Square logic:

Formal Fallacy
Definition Example
A complex argument which loses logical cohesion somewhere in the complexity. If you had only asked me, I would have told you the truth. But you didn’t ask, so if I told you a lie you wouldn’t believe it was a lie since the truth is not what you asked for.
This fallacy is often a composite collection of several fallacies within one argument, and is primarily limited to individuals who 1) intentionally complicate an argument to insulate it from criticism, and those who 2) sincerely have difficulty formulating coherent arguments with valid causal relations.

Case Study One

“Immediately after my birth in 1961, both cancer rates and the nationalization of Cuban tourism increased. Because some of these cancer patients were Cuban tourists, I am obligated to build a hospital in Havana.”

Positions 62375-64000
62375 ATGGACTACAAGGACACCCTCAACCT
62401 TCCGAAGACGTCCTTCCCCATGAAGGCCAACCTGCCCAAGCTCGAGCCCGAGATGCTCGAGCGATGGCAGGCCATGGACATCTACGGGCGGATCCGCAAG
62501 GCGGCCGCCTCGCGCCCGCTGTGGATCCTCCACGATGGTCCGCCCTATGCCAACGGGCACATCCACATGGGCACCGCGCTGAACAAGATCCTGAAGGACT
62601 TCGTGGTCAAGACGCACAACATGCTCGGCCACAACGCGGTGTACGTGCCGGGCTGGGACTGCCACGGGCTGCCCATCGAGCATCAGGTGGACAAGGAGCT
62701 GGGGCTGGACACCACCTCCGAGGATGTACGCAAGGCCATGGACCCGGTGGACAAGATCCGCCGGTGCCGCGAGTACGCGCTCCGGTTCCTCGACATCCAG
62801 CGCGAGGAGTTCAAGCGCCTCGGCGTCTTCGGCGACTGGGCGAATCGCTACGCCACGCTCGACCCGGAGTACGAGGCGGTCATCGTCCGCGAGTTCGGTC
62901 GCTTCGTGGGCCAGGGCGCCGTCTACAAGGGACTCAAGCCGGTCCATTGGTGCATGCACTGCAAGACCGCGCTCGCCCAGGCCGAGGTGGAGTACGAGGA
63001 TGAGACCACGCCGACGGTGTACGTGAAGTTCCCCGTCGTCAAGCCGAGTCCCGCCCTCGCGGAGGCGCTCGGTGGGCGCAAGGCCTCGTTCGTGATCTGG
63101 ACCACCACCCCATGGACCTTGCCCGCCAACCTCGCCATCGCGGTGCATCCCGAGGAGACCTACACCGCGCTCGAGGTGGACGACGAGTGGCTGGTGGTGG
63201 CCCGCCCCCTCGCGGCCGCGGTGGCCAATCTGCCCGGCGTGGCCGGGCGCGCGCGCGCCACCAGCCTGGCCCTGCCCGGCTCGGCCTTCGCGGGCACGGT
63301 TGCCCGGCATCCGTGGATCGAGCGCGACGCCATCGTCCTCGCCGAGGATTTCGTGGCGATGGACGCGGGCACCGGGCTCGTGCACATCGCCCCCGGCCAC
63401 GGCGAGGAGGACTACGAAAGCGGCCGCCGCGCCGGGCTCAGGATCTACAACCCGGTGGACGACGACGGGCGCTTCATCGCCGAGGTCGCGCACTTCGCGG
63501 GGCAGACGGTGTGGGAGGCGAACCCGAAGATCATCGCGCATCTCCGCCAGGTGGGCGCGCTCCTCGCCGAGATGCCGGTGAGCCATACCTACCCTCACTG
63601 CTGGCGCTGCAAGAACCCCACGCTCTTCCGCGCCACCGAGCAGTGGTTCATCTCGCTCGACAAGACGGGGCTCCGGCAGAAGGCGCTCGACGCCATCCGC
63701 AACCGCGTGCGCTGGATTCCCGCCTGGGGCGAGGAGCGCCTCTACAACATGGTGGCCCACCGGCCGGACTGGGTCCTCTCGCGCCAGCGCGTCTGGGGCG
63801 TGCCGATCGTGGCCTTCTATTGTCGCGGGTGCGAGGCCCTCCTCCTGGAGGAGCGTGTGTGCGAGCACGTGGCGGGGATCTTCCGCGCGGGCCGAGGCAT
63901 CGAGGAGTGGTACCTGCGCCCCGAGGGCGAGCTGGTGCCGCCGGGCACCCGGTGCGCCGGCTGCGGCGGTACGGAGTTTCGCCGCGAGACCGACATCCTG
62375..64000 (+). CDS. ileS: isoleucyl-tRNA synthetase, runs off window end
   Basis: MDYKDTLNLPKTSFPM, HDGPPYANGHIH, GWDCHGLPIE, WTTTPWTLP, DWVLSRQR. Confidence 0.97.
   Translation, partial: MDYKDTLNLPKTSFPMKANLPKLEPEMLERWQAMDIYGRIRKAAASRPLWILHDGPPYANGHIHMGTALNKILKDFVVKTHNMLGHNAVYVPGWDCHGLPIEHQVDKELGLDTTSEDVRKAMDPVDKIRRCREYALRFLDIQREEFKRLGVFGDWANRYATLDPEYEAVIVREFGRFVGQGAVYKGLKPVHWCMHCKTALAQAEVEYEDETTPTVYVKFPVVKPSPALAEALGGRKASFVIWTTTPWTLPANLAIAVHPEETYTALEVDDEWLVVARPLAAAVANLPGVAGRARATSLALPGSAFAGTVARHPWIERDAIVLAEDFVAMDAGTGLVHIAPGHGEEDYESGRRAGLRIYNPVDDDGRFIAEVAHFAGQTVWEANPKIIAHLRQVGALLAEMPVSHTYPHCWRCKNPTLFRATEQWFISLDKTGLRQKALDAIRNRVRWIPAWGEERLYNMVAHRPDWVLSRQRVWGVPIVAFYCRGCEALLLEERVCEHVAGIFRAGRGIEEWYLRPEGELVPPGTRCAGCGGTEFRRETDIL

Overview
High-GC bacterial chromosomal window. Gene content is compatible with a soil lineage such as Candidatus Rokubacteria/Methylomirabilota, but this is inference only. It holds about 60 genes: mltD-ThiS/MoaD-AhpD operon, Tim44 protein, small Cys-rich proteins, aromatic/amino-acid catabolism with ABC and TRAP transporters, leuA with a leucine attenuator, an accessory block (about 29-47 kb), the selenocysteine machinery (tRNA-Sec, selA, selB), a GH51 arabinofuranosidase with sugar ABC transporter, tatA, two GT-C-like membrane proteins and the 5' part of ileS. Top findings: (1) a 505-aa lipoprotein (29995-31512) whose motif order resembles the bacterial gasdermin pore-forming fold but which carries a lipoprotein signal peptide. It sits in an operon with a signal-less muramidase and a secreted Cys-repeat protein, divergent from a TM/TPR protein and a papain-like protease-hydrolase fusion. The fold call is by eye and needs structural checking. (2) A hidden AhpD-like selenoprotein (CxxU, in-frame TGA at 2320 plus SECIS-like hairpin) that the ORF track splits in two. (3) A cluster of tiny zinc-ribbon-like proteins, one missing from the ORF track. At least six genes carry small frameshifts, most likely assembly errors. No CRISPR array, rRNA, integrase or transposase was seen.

Case Study Two

“Because no one would be reading this unless they had a remote interest in logical fallacies, those on the remote island of Fiji have no interest in logical fallacies and therefore cannot read.”

Keep in mind that a fallacious argument does not entail an erroneous position.

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